The last time Idaho lawmakers let their constitutional interpretations get in the way of routine state business, they put at risk $200 million in child support payments for 400,000 adults and children in Idaho. The governor had to call a special legislative session to put things right.
That was last spring, when a federal law change in how cross-border child support judgments are enforced ran into resistance in the Statehouse from those who thought local jurisdictions might have to abide by support rulings from “foreign tribunals,” regardless of whether those rulings met American legal standards.
The issue became a cause célèbre for those worried about state sovereignty in the face of federal “coercion.” After all, here was the U.S. government forcing the state to adopt the change or be excluded from the federal support-payment system — cutting off the flow of payments into and out of Idaho.
For those who saw it for what it was — a routine rule change — the opposition became a bit of an embarrassment, with Idaho taking another turn in the national role of mildly rogue state with a habit of picking fights with the feds. The governor convened the special session, the Legislature approved the change and adjourned. Crisis averted.
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There was no way anyone in legislative leadership wanted to go through an exercise like that again, especially in a don’t-rock-the-boat election year. That helps explain what happened last week, when another routine piece of legislation took a constitutional detour, this time into the arena of same-sex marriage.
Yes, the Supreme Court ruled on the matter in June, striking down gay-marriage bans nationwide, including Idaho’s. Same-sex marriage in Idaho has been legal since October 2014, when a federal appeals court upheld an earlier ruling invalidating the ban voters added to the state Constitution in 2006.
Unenforceable though it is, Idaho still has that ban on its books. That’s what caused problems.
The routine matter before the House last week was a bill to conform state tax code with recent changes in federal tax code. It has a financial impact for the state — $17 million this year and $29 million in 2017 — but really, it’s an accounting change needed to make state tax payments line up with the federal system. Tax filers and preparers need it to begin submitting returns.
As first written, the conformity bill would have removed the now-moot language that bans same-sex couples from filing joint returns. It got through opposition in committee but was turned back when it reached the House floor Thursday. A revised version came back the following day and passed, but not without some sparks.
The revised bill restored the reference to Idaho’s ban on same-sex marriage/joint-filers but added a clunky exception for marriages “recognized and permitted” by the recent court decisions.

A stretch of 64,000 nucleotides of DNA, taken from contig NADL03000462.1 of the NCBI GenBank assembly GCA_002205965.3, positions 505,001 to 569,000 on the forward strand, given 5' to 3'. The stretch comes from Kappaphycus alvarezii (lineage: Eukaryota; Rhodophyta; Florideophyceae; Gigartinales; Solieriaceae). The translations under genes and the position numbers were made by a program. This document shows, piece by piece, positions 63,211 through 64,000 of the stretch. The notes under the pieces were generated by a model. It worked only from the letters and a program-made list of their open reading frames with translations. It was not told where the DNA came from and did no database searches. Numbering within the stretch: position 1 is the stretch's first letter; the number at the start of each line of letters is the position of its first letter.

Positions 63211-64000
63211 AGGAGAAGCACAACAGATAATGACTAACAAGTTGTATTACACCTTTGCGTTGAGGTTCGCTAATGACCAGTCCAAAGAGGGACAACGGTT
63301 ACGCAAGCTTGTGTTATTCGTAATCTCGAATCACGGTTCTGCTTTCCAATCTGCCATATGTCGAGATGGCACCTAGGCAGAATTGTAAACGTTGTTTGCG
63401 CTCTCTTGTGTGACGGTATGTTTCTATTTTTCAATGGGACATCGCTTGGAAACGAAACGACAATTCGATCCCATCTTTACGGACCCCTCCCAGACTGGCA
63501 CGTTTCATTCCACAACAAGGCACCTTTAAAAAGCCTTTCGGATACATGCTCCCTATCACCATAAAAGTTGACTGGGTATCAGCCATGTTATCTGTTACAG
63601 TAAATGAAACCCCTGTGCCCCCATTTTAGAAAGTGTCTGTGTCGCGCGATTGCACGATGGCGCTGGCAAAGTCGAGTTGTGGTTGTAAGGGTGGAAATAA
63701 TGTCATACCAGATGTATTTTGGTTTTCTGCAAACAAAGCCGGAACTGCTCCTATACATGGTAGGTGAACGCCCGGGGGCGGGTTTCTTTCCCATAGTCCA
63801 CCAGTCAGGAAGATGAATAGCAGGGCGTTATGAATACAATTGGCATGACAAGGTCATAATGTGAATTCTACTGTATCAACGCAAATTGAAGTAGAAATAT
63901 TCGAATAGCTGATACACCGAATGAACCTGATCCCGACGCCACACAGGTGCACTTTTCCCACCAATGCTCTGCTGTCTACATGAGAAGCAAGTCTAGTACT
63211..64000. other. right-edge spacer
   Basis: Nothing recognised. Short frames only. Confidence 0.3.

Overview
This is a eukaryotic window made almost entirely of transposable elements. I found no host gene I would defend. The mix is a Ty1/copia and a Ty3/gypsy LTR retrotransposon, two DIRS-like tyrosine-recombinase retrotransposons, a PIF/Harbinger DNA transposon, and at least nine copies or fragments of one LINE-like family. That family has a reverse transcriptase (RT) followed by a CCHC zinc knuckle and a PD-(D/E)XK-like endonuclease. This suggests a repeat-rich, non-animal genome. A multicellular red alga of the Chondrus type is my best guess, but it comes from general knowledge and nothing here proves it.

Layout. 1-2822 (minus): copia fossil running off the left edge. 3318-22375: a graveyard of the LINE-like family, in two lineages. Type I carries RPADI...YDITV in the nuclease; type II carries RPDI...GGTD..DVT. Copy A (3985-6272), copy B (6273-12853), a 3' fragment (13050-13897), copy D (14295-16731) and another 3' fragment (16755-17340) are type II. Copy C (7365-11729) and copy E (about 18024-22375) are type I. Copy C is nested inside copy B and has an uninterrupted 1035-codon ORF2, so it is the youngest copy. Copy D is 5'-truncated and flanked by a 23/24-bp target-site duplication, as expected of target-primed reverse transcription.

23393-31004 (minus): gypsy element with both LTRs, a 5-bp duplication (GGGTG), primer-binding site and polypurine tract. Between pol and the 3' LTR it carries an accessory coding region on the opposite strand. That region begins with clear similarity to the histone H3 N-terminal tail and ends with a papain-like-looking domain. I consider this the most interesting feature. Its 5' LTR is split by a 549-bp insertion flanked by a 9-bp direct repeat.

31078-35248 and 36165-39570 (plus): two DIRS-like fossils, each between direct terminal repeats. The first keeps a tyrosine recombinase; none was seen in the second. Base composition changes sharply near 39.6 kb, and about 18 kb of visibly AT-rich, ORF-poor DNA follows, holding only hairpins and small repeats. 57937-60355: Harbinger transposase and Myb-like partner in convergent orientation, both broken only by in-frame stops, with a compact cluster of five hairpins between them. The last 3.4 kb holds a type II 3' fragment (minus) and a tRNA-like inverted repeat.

Paradoxically, it drew opposition from diverse quarters. Lawmakers who support same-sex marriage and want the state’s laws and Constitution fixed to conform with those rulings voted against it. And so did those lawmakers — for or against same-sex marriage — who wouldn’t vote for a measure that contradicts state law, even if that state law has been found unconstitutional.
This could have gotten really out of hand, a la the child-support rule in 2015. But House Republican leadership wasn’t having it. Speaker Scott Bedke made a rare audience appearance at Friday’s committee hearing, where the revised bill was approved and moved to the House floor. Bedke, along with the House majority leader, assistant majority leader and majority caucus chair, were listed as sponsors. Still, four committee members, two Democrats and two Republicans, voted to hold it.
One of those votes was North Idaho Republican Heather Scott, who opposed both versions of the bill on the “contradicts-state-law” grounds. On the House floor, she led an ill-fated parliamentary move to deep-six it. When that failed, the House passed it 54-16, with an unusual bipartisan group of eight Democrats and eight Republicans voting no. It now goes to the Senate, which won’t go through similar contortions.
So why focus on legal wrangling over an obscure bookkeeping measure?
Idaho is keen to compete economically with neighboring states, bolster its economy and attract business. As it debates tax relief vs. tax incentive and the difference between wise investment and government overspending, what is the impact of such sideline skirmishes on businesses weighing an Idaho expansion or relocation? Do they survey the political landscape, judge it slightly askew, and keep looking for a place where symbolism doesn’t endanger run-of-the-mill, responsible-government actions, like strengthening child support and synchronizing tax rules?
The impact might not be as readily quantifiable as, say, a tax cut, or a tax conformity bill. But it might be nearly as substantial.